Mandy Gonzalez is #Fearless!
Photography By Brian Burkhardt
Written By Carrie Edelstein
Not even some thunderstorms could stop Hamilton's Mandy Gonzalez from taking her one night off from Broadway to travel to St. Louis for a concert to benefit december MAGAZINE. Monday night's show opened with december's editor, Gianna Jacobson, auctioning off two tickets to see Hamilton on Broadway, roundtrip airfare to New York included. And then Gonzalez, who plays Angelica Schuyler, began with her show-stopping performance.
Gonzalez opened with "Raise the Roof" from The Wild Party, and then told the audience it was just her second time to St. Louis. She thanked John and Sally Van Doren for her introduction to toasted ravioli earlier in the afternoon. She also mentioned cast members from the touring production of Hamilton, now on stage at The Fabulous Fox Theatre, were spending their night off among the audience at The Sheldon.
She then continued with Bette Midler's cover "In These Shoes," mentioning how it was Midler who brought her to St. Louis first as a back up singer. The third song of the evening was "Everyday," an original tune written for Gonzalez by Tom Kitt, who is famous for Next to Normal, SpongeBob SquarePants The Musical and also NBC's "Rise."
Without so much as a sip of water, Gonzalez carried on with her bright smile right into "Breathe" from In the Heights. She is perhaps best known for her portrayal of Nina Rosario in the Lin-Manuel Miranda production. Gonzalez said the two became very close, so after more than a decade of friendship and another role in a Miranda production (Hamilton), Gonzalez called upon Miranda to write the title song for her debut solo album.
"You know he's like the busiest man in the world, so it took a lot of courage to make that call," Gonzalez said. "And he was like, 'Yeah, I'm going to write an anthem for your fearless squad!'" That "squad" is a hashtag social media movement, #FearlessSquad, Gonzalez created to help unite anyone who has ever faced the fear of living out dreams by empowering and inspiring them to live their best lives.
One of the many highlights of the evening was the fifth song in the set, "As If We Never Said Goodbye," from the musical, Sunset Boulevard. It was last seen on Broadway during a brief revival performance run starring Glenn Close last year.
Gonzalez then told a story about her childhood, mentioning how the first time she heard her father sing, he belted out "Get Ready," by The Temptations. After singing her own rendition, Gonzalez sang another tribute song, only this time to who she says is her "own boss," husband Douglas Melini, an Italian artist from New Jersey. She honored him with a slowed-down but memorable version of Bruce Springsteen's "Born to Run."
Next up was "Life is Sweet" from the "Fearless" album, a song written by Bill Sherman and former Sugarland lead Jennifer Nettles. Gonzalez then told how she "never" wanted to play Elphaba again from Wicked, a role that won her an award for Best Replacement. After telling stories about the role "which requires a 10-pound dress, a 20-pound broom and a face full of green make up that just doesn't come completely off," she said, "But in concert, I'm all about it." She sang "It's Not Easy Being Green" before launching into the highly anticipated performance of "Defying Gravity."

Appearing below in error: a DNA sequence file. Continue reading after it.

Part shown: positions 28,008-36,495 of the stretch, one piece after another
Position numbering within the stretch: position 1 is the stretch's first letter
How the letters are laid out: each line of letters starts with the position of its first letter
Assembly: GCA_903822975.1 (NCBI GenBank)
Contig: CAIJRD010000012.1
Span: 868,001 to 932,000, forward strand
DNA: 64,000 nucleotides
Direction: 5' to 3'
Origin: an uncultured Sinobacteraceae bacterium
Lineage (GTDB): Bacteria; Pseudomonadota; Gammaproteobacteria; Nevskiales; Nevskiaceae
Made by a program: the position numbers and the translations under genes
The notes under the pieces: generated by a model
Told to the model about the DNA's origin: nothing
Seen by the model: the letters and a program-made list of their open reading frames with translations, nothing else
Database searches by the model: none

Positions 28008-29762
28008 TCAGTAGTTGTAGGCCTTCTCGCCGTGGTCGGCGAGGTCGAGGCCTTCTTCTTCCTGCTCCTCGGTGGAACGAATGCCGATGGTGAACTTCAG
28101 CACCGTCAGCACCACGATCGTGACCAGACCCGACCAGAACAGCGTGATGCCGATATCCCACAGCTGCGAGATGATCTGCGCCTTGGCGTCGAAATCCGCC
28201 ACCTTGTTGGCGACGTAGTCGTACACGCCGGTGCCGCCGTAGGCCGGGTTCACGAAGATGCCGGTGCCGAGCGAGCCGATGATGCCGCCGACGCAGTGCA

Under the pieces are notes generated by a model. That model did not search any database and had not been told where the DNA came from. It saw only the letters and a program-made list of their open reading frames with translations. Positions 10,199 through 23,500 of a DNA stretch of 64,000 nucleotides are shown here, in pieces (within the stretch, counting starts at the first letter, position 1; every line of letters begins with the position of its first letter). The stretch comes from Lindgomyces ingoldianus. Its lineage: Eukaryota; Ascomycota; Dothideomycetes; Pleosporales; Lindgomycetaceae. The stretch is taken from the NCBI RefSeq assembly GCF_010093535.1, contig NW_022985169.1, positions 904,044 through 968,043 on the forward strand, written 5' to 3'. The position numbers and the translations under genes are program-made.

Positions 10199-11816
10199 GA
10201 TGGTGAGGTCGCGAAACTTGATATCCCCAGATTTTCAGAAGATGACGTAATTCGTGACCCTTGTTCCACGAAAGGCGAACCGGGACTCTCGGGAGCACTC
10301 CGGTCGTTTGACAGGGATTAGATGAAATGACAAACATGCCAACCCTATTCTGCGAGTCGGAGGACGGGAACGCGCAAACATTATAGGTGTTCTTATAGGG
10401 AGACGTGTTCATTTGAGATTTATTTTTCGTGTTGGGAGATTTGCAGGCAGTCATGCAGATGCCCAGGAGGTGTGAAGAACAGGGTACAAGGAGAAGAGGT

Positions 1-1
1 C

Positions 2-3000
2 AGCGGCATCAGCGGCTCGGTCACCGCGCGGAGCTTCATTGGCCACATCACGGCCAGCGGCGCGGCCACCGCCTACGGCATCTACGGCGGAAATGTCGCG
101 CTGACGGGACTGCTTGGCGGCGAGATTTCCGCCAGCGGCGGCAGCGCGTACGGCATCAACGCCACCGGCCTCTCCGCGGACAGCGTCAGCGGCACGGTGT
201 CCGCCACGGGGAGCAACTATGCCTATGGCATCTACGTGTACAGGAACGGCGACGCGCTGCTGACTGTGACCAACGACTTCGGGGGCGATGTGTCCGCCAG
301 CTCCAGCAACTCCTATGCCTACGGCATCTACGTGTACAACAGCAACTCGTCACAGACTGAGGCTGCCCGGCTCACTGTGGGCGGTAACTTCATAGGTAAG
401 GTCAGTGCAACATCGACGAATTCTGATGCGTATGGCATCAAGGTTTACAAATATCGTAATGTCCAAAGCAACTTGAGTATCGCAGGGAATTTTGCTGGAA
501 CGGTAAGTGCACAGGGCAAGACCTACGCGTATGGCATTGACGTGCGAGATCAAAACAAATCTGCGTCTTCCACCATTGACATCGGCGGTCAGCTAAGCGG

The concert came to a close with "Fearless," the title song to her debut album, followed by an encore that included "Que Será, Será," a song Gonzalez says her grandmother, who was a St. Louis native, used to sing to her.
About december magazine:
december is a twice-a-year nationally recognized literary publication — every issue filled with short fiction, essays, poems, and visual art — with a distinguished legacy of publishing the earliest work of little-known writers and artists. Many of them became major literary figures, including Marvin Bell, Stephen Berg, Rita Mae Brown, Raymond Carver, Donald Hall, Ted Kooser, Philip Levine, Joyce Carol Oates, and Marge Piercy. december is dedicated to championing the work of unheralded writers and artists, celebrating fresh concepts from seasoned voices, and advocating for its contributors in the literary, artistic, and general communities. Founded in Iowa City in 1958, december moved to Chicago in 1962, ceased publication in 1981, and was revived in St. Louis in 2013 to widespread acclaim.
ABOUT december’s WRITERS AND ARTISTS COMPENSATION FUND
Most literary magazines pay their contributors in copies of the issue in which their work appears. Not december. We pay our contributors in cash and contributor copies. We are constantly advocating for our contributors by nominating their work for prizes and awards, spreading word about their readings and other publications on our website and social media. Not only that, we respond to each and every submission personally and within six weeks, providing detailed feedback and commentary on work that shows promise. december’s hands-on approach is unique in the literary world and is the basis for the close-knit community we’re building. Since our revival issue, we have stretched to compensate our contributors and editorial staff, but it is among our primary core values to always compensate writers and artists for their work. Paying our team members enables us to organize and operate our business with increased efficiency across the board. It improves the quality and timeliness of our editorial staff’s responses. Most important, it enables us to provide a forum for voices that are otherwise unheard.